The U.S. does have different concerns that the rest of the world, much of which entirely or nearly entirely lacks social forces, political cultures and traditions that have great salience in the U.S. But, those forces are very important in the U.S. and will indirectly influence the entire world.
I’ll second that. Patrick Wyman’s podcast series on the Fall of Rome is really good (and like Ward-Perkins, he definitely thinks the Roman Empire did fall).
Agreed that the Counterfactual episode is really good, too (same goes for that interview with Walter Scheidel he did).
They ran out of proper Romans. Some of the Germans and mixed race leaders did an adequate job for a while. It ended up being a group failure. The Franks, the elite anyway, tried like hell to be Romans and keep it going. It was just too heavy of a lift; higher levels of illiteracy in the ruling class; inadequate social capital.
Is it really wrong to compare the distress of the 5th century to the crisis of the 3rd century? The mistake seems to be failing to acknowledge how bad the crisis of the 3rd century was.
You sound like you are talking about using pollution in ice cores as a proxy for production. But that doesn’t isolate England, does it? Do you mean to compare Europe to Europe?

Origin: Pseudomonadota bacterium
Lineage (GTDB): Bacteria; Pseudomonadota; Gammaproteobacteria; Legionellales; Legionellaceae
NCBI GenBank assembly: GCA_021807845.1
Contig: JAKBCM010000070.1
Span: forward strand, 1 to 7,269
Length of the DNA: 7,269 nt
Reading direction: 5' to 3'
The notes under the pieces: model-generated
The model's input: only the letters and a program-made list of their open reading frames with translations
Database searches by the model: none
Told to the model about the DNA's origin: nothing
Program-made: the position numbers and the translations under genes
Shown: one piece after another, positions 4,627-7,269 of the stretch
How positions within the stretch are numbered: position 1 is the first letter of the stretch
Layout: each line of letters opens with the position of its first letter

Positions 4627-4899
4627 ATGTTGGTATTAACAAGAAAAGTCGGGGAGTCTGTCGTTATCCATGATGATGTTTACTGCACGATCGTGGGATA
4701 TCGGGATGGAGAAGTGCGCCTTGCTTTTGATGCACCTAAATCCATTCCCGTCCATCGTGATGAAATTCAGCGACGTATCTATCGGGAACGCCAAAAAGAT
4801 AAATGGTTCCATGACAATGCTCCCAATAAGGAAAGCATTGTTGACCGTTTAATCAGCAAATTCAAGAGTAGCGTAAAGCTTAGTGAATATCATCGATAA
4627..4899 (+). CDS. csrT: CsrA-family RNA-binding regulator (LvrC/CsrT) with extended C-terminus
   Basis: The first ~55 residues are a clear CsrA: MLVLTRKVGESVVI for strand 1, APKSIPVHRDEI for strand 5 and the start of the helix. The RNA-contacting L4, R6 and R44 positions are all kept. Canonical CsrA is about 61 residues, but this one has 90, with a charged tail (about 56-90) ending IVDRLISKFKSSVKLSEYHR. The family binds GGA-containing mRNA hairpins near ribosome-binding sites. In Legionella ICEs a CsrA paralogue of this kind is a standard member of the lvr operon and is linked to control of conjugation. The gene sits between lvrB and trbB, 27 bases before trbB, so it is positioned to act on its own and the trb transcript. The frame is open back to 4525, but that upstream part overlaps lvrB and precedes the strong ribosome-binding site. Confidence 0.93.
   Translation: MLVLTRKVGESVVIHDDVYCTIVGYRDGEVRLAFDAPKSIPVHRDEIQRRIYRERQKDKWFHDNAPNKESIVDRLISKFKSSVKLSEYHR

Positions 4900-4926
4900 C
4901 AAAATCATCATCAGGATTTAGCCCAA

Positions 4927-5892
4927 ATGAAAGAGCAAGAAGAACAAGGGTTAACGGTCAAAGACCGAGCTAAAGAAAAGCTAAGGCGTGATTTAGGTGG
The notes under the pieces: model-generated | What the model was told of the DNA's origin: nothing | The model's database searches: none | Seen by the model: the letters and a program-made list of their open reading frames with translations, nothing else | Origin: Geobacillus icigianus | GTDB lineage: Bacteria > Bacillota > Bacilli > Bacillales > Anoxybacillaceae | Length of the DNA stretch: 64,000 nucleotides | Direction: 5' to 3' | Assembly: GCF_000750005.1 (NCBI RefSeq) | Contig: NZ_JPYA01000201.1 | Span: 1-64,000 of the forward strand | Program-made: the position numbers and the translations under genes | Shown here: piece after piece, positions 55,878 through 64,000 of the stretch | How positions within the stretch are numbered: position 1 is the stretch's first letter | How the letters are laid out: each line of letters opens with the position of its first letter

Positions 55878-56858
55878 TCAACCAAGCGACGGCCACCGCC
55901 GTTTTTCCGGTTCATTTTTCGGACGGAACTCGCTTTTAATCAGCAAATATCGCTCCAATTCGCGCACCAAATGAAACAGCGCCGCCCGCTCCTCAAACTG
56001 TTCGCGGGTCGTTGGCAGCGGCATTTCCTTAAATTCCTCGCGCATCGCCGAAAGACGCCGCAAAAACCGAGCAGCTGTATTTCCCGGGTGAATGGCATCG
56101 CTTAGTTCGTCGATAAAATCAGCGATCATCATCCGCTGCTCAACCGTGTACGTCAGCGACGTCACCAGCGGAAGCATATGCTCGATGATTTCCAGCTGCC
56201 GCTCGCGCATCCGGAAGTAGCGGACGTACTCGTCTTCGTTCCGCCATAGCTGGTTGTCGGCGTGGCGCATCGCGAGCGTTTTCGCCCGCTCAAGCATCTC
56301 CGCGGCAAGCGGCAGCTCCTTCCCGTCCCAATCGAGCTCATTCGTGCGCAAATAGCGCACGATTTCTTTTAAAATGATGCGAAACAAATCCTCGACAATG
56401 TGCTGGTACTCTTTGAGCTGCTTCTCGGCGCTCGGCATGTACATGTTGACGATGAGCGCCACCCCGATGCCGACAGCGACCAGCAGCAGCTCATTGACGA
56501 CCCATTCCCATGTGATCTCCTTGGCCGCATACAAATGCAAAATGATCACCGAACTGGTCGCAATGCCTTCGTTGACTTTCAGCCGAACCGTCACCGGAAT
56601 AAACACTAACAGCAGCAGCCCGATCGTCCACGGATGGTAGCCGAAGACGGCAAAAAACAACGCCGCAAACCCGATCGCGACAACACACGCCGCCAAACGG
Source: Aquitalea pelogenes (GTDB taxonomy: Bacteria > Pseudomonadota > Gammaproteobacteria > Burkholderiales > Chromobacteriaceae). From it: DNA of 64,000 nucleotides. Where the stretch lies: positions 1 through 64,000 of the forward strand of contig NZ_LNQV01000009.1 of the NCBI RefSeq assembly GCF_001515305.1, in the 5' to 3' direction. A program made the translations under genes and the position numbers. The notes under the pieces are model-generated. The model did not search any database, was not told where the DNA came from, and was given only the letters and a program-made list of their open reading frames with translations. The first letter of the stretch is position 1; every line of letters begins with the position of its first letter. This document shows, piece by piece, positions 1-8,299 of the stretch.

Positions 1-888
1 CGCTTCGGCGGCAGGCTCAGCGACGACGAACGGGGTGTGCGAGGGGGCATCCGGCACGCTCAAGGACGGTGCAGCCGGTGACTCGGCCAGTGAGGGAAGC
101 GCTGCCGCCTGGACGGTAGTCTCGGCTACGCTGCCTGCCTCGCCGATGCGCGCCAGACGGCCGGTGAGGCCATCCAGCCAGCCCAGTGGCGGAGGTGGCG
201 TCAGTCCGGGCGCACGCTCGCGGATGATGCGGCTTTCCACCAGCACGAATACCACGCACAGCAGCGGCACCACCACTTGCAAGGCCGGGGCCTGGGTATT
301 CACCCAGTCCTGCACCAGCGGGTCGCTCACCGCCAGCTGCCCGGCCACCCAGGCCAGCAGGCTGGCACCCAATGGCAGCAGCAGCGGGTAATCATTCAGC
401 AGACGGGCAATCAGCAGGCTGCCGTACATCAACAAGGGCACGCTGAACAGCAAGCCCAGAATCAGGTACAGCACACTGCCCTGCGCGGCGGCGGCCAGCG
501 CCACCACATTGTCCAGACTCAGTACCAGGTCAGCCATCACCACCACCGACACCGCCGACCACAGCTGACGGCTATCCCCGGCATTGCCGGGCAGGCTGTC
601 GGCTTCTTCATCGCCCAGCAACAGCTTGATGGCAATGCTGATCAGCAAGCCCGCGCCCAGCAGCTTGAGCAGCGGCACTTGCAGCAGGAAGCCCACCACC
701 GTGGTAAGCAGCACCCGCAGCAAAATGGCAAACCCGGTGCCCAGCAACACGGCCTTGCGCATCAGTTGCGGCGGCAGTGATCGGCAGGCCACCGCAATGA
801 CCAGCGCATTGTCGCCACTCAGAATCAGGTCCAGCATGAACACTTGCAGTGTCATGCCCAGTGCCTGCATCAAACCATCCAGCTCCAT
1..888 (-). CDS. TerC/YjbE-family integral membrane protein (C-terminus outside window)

The ice cores show pollution peaking circa 1AD. That is centuries of industrial decline before the fall of Rome. Maybe the elites didn’t see it coming, but isn’t this an argument that they should have? (Or is this decline due to something else, like English mines being cleaner than Spanish? But I think we see this with two different metals.)
Nitpick: Ward-Perkins says that industrial pollution reached Roman levels not by the Industrial Revolution, but by the sixteenth and seventeenth centuries. I haven’t read the survey he cites, but that looks right by the Hong et al ice cores. Their lead number for 1500AD exceeds all Roman numbers. Their number for 1000AD exceeds all but one outlier in 1AD. On the other hand, their noisier copper number might not catch up until the industrial revolution.
Many people misread Hong et al’s graph of production, as assessed from history, and confuse it with their graph of ice cores. The read history as saying that metal production did not catch up to Roman levels until the Industrial Revolution, but their ice cores don’t see to say that. But if that is what history says, why do people need to cite Hong et al for it? No one else reads history that way, do they?